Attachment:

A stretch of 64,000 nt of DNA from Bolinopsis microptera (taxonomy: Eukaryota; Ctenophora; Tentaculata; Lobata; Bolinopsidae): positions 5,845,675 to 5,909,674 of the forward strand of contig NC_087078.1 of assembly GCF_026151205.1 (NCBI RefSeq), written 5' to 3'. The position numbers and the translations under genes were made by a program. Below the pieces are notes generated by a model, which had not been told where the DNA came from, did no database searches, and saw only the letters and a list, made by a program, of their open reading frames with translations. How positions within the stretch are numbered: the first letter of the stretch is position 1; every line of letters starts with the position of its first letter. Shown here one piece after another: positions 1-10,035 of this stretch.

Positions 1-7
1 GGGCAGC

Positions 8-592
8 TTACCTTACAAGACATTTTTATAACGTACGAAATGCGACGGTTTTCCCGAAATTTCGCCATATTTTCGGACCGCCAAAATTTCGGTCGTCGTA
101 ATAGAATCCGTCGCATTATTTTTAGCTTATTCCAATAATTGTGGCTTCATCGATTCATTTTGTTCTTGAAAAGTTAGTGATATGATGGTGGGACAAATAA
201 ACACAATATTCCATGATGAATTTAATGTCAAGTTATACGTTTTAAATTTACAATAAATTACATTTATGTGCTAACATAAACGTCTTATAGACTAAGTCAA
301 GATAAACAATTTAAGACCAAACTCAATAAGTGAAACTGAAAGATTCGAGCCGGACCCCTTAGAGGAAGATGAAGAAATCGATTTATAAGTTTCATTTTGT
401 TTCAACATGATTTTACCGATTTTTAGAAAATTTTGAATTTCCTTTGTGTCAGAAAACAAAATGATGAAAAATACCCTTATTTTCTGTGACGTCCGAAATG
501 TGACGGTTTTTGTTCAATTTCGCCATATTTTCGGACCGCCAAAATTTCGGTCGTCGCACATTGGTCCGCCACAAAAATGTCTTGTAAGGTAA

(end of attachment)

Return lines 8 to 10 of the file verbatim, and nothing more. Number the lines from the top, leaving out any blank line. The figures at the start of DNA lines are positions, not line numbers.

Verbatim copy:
301 GATAAACAATTTAAGACCAAACTCAATAAGTGAAACTGAAAGATTCGAGCCGGACCCCTTAGAGGAAGATGAAGAAATCGATTTATAAGTTTCATTTTGT
401 TTCAACATGATTTTACCGATTTTTAGAAAATTTTGAATTTCCTTTGTGTCAGAAAACAAAATGATGAAAAATACCCTTATTTTCTGTGACGTCCGAAATG
501 TGACGGTTTTTGTTCAATTTCGCCATATTTTCGGACCGCCAAAATTTCGGTCGTCGCACATTGGTCCGCCACAAAAATGTCTTGTAAGGTAA